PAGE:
UC Berkeley’s Graduate School of Journalism extended its five-course, 15-unit undergraduate summer minor program to spring and fall semesters for students.
Since campus reinstated journalism courses in 2016, the undergraduate minor has only been offered for completion in the summer and has had limited options for instruction, according to Graduate School of Journalism director of undergraduate programs David Thigpen. While the minor will continue to offer its core and elective courses over summer sessions, it is now connecting class availability during the standard school year for students’ schedule flexibility.
“Journalism is a really popular minor at Cal and has one of the highest enrollments on campus, so we knew that there was an appetite for this course schedule expansion,” said Graduate School of Journalism student affairs coordinator Michele Kerr. “By offering journalism courses in the fall and spring semesters, it enables more students to do it.”
This transition process into a year-round schedule will encompass a slow rollout, according to Kerr, with one journalism course being offered this fall and another core course in the spring.
The minor program has been of interest to students of all studies and majors but has posed issues of completion with classes only being available in the summer. About 225 students complete the minor each summer, but some individuals need to carry over the coursework into the following summer, according to Thigpen.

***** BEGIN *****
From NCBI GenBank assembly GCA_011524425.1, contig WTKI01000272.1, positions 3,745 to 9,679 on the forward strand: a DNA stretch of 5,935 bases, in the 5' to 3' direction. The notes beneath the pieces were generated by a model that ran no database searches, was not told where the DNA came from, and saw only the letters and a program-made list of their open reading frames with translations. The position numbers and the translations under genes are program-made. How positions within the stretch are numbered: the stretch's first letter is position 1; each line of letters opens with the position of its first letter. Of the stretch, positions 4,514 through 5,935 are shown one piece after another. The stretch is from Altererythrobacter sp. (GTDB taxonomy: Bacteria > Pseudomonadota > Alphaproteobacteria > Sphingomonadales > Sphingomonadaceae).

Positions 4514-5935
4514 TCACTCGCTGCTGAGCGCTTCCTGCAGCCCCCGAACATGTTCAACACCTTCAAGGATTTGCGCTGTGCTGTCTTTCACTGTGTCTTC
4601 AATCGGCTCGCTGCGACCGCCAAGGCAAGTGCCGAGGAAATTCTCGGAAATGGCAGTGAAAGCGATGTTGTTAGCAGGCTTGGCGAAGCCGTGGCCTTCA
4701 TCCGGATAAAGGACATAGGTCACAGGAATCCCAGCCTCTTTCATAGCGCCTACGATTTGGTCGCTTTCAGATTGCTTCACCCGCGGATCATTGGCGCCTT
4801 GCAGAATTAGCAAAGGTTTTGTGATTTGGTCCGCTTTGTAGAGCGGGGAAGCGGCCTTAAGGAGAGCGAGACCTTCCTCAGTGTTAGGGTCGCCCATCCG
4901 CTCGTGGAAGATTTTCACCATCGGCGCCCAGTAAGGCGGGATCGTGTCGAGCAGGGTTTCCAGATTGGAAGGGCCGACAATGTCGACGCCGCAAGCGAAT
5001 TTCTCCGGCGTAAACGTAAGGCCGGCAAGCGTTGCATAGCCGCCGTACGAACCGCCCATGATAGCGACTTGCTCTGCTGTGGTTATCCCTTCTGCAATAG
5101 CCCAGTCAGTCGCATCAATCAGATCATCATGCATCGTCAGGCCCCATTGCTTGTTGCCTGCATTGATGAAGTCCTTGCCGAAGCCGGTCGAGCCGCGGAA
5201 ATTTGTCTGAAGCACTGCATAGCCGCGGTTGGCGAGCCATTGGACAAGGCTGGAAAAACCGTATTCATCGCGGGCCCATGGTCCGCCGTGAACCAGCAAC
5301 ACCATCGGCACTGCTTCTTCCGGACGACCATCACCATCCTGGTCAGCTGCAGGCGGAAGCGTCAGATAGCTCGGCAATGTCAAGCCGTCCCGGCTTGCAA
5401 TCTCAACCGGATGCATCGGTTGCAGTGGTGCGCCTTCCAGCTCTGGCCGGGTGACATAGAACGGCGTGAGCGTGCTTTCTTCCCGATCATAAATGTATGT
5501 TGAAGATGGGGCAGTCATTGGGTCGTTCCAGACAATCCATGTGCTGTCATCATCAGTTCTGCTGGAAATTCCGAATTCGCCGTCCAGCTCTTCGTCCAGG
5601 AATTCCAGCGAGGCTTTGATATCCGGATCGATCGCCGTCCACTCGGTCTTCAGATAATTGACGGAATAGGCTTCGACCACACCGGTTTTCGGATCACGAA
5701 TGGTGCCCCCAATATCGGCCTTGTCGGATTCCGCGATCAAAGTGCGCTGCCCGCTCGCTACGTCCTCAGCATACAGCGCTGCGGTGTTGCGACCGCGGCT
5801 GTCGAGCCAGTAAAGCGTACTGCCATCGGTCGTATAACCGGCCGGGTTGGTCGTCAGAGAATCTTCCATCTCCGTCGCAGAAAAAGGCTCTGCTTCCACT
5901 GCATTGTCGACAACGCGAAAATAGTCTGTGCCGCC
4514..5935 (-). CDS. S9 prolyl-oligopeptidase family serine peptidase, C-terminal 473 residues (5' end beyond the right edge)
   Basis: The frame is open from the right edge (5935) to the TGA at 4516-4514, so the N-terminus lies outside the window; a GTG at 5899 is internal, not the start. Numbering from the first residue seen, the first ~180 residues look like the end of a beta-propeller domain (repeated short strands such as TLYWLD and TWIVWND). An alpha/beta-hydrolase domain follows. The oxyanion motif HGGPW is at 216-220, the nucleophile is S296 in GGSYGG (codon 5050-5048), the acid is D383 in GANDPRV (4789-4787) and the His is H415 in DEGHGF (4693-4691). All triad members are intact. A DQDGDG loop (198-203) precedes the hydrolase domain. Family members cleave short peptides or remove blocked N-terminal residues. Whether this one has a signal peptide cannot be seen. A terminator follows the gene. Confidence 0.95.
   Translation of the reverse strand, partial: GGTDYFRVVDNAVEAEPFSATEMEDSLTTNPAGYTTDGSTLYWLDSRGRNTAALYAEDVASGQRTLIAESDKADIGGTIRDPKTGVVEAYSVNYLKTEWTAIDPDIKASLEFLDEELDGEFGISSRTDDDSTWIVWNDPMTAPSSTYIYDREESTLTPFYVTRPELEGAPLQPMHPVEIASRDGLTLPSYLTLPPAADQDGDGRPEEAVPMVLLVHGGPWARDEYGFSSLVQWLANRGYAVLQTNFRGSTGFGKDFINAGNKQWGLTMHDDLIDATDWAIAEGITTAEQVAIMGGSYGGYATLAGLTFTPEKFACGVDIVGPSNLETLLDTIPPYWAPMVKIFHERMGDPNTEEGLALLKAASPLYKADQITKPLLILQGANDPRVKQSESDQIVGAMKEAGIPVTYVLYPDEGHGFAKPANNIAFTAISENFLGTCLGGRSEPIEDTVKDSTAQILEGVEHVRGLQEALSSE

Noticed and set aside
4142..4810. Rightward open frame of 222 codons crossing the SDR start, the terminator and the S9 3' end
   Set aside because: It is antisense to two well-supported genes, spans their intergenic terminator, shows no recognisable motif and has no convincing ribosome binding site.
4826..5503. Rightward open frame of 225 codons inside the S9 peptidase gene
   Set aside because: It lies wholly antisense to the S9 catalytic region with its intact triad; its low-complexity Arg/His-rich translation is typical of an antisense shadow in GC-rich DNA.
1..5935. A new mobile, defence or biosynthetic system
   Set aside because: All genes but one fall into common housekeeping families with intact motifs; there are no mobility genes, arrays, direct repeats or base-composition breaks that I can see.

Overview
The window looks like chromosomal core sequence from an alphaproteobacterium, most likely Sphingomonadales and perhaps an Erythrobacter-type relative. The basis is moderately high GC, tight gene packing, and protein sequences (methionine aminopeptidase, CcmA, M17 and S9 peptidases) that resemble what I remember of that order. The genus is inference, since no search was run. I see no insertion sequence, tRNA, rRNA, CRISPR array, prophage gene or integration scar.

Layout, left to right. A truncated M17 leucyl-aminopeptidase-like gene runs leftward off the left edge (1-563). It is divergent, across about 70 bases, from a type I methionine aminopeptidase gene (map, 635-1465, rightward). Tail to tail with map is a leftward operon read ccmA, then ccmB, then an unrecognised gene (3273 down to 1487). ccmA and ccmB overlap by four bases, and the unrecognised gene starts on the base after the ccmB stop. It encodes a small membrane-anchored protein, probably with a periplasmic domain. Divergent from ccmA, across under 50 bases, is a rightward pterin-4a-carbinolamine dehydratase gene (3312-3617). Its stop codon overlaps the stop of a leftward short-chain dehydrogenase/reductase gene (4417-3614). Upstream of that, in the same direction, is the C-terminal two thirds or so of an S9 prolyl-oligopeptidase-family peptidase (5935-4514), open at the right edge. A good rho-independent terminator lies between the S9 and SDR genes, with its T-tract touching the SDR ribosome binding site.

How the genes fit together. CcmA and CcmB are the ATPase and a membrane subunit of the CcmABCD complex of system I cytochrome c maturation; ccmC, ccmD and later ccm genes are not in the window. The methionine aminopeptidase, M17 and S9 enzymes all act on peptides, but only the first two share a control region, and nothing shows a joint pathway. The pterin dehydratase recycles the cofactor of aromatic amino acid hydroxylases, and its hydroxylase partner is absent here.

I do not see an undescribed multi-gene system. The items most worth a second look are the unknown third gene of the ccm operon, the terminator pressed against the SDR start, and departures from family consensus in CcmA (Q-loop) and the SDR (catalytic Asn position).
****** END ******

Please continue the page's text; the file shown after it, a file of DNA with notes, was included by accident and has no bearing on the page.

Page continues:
“Nothing has changed for the students who want to complete the minor over the summer,” Thigpen said. “We wanted to create flexible options for students who cannot complete the full program within the summer and don’t want to have to wait until the following summer to finish the minor.”
The curriculum will still include the same core classes and will incorporate additional elective courses in the future, Thigpen said. He added the course professors will remain the same over the summer, and more faculty will be added for fall and spring courses.
Campus journalism faculty Bill Drummond said this change is “long overdue,” as he has always enjoyed teaching journalism to undergraduates. He added he views this as an opportunity to teach journalism in a way that makes students better citizens.
“This is a service that we can do for the undergraduate population at Berkeley to give them some professional training in a field that really needs bright, motivated people,” Drummond said. “I send students out to get as much exposure to real people in real-world situations from different social, economic, racial and cultural groups as possible. My ambition here is that people turn into better human beings.”
This structure is being established to allow more students to take journalism courses, as Thigpen believes all the tools that journalists use are beneficial to any student, regardless of their major.
Thigpen said journalists use skills — such as gathering information, reporting and writing concisely — that should be widely available to students.
“Those are fantastic skills that any student can use, whether you’re in journalism or not,” Thigpen said. “The more skillfully you can communicate, the greater the chances are that you’re going to find that audience that you’re looking for.”
A previous version of this article incorrectly stated that faculty for the minor would remain the same. In fact, more faculty will be added to classes in the fall and spring semesters.